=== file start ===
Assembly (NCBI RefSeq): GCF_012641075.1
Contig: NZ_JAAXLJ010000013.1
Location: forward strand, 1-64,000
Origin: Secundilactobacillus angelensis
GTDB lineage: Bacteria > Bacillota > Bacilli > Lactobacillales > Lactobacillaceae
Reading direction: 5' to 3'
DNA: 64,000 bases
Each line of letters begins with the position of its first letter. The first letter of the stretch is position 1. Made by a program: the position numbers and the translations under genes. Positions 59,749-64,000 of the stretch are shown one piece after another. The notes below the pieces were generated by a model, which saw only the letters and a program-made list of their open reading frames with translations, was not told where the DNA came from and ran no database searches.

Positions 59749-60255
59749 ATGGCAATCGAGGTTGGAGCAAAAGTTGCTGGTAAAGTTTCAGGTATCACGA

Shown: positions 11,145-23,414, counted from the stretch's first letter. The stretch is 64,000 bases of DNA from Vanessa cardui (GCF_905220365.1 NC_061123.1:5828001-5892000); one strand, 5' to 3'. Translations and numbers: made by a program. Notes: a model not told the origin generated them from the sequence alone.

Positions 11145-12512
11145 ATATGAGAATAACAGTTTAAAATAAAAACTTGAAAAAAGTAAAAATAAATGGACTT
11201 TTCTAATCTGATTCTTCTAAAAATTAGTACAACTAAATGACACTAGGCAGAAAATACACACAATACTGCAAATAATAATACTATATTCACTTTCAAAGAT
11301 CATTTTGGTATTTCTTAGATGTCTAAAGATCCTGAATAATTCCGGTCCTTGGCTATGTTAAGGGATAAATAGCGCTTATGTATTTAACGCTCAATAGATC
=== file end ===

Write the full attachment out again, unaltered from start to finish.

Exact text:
Assembly (NCBI RefSeq): GCF_012641075.1
Contig: NZ_JAAXLJ010000013.1
Location: forward strand, 1-64,000
Origin: Secundilactobacillus angelensis
GTDB lineage: Bacteria > Bacillota > Bacilli > Lactobacillales > Lactobacillaceae
Reading direction: 5' to 3'
DNA: 64,000 bases
Each line of letters begins with the position of its first letter. The first letter of the stretch is position 1. Made by a program: the position numbers and the translations under genes. Positions 59,749-64,000 of the stretch are shown one piece after another. The notes below the pieces were generated by a model, which saw only the letters and a program-made list of their open reading frames with translations, was not told where the DNA came from and ran no database searches.

Positions 59749-60255
59749 ATGGCAATCGAGGTTGGAGCAAAAGTTGCTGGTAAAGTTTCAGGTATCACGA

Shown: positions 11,145-23,414, counted from the stretch's first letter. The stretch is 64,000 bases of DNA from Vanessa cardui (GCF_905220365.1 NC_061123.1:5828001-5892000); one strand, 5' to 3'. Translations and numbers: made by a program. Notes: a model not told the origin generated them from the sequence alone.

Positions 11145-12512
11145 ATATGAGAATAACAGTTTAAAATAAAAACTTGAAAAAAGTAAAAATAAATGGACTT
11201 TTCTAATCTGATTCTTCTAAAAATTAGTACAACTAAATGACACTAGGCAGAAAATACACACAATACTGCAAATAATAATACTATATTCACTTTCAAAGAT
11301 CATTTTGGTATTTCTTAGATGTCTAAAGATCCTGAATAATTCCGGTCCTTGGCTATGTTAAGGGATAAATAGCGCTTATGTATTTAACGCTCAATAGATC